Lt_Commander’s Other ComicsPacing and Speech Bubbles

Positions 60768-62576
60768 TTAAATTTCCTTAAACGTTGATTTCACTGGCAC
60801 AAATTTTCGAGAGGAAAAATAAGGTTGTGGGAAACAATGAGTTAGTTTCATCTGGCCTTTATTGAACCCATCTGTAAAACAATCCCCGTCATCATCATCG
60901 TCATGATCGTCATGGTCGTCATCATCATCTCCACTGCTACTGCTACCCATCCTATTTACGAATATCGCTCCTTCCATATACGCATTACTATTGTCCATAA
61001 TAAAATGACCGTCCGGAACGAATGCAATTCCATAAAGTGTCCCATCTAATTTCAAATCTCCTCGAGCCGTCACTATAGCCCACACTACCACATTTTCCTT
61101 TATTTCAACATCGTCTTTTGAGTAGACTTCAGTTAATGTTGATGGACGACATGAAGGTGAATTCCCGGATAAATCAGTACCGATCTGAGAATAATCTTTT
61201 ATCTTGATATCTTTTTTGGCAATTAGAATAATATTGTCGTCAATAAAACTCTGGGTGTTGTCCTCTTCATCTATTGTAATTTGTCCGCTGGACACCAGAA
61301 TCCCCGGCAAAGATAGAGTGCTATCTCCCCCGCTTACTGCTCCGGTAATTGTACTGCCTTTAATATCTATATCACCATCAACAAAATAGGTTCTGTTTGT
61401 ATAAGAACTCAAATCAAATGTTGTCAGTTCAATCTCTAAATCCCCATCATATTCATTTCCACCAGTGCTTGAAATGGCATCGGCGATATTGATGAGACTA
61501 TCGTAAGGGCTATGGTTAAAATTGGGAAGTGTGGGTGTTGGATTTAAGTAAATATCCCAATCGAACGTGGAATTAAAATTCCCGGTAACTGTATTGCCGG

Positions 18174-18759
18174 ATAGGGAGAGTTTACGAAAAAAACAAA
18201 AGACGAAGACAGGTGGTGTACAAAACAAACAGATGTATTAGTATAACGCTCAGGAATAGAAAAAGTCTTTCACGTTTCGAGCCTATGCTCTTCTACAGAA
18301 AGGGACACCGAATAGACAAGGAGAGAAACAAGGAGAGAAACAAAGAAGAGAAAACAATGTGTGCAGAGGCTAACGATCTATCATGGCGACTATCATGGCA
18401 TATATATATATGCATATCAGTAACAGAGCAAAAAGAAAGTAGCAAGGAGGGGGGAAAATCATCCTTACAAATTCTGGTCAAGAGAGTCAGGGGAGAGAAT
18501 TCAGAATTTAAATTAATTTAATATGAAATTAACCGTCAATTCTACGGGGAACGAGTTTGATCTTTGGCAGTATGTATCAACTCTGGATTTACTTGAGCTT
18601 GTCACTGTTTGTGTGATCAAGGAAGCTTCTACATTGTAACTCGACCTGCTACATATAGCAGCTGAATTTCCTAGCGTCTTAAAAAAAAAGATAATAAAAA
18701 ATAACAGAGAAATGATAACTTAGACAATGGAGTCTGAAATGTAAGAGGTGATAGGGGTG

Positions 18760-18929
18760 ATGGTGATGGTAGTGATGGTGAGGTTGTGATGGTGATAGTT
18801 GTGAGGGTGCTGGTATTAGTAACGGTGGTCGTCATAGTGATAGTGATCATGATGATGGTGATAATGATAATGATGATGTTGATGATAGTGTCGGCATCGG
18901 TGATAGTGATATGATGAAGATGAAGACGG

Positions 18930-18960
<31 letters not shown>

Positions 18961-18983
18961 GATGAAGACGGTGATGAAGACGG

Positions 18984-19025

In a forest, three rebel models stand immobile, one of them holding a rocket launcher. Lt_Commander stands nearby alongside his desk and greets the reader. He notes they’re working on a comic and offers to help out with a few of the finer points of comic making in Garry’s Mod, noting that he thinks he has a pretty good idea of what works and what doesn’t as he’s been doing comics in GMod since 2005. He adds you don’t have to do it exactly like him, but he figures it’s a good starting point if you’ve never worked in the medium before. He states that to the right of the panel will be any tips he has for the image at hand, director’s commentary, if you will. A message on the right states okay, you’ve made it this far, we’re going to start with how to make speech bubbles and move on to why they’re important later. The message adds that this is a Photoshop tutorial as Lt_C doesn’t use GIMP. Step one is placing your text in the scene, making sure to spell check, and a good reading size for the web is 14 pixels in a good comic font, with the one he’s using is Letter-O-Matic from Blambot. Be sure to check your spacing now and use a centered justification. He demonstrates how you want your text to have its widest point in the center of its body. Step two, use the ellipse tool to draw a white oval under the text, roughly shaping it to the right size. Once you finish up with all your text, fine-tune the edges and fitting, remember, there will be an inner stroke, so don’t put the text too close to the edges. Step three, rasterize the layer once you’re happy with the fitting, with Lt_C noting he uses simple tails that utilize the polygonal lasso tool. Select your first point inside the speech bubble, in the direction where the speaker is, make your second point at the end of the tail, traditionally near a mouth or radio, make your third point in the bubble again, making the triangle not too wide or thin, then just double click to close it up and you now have a selected triangle. Now paint the triangle in with the paintbrush or pencil, making sure the hardness is 100%. Step four, apply the following layer style: 85% opacity, inner stroke of 2 pixels and that’s it. Lt_C then switches topics to pacing, explaining that pacing is how fast or slow your comic is and it’s not commonly discussed in detail because this is, after all, a screenshots-heavy environment, where pacing is moot, but Lt_C points out pacing is essential for ease of reading for your audience. If they can’t read your comic at a speed you want them to, they might get overwhelmed or bored. Lt_C states in a bit he’ll illustrate with a little scene, noting that walls of text like this are pretty boring to read, which is why you don’t want to cram too much into one frame, and he’s ignoring that rule for now because, let’s face it, this is a tutorial and what he has to say can’t be conveyed in a few short sentences. Lt_C then recommends, if you want to apply pacing to interactive comics, don’t, you are wasting your time. Lord Hussie, he says, doesn’t do pacing and translations of his and similar work into GMod are almost always trite and awful. Lt_C then says he digresses and that, for a good indication you are going too slow, if you read your or someone else’s comic and have to think about using your scroll wheel or anything other than the comic, the pacing is too slow. Lt_C then offers an example of a scene that slows the pace of the comic to an absolute crawl for an attempt at a comedic effect. Lt_C adds that he’s not going to go into comedic timing, but this isn’t it. We see the three rebels standing in the river in front of a downed Hunter-Chopper. One of them is telling another to take out that hunter-chopper now. They then stare at the chopper, the one that was talking with his mouth agape. He closes the mouth, then lowers his arm as the rebel with the rocket launcher stares at him. He then says well then, good work and the other rebel smiles.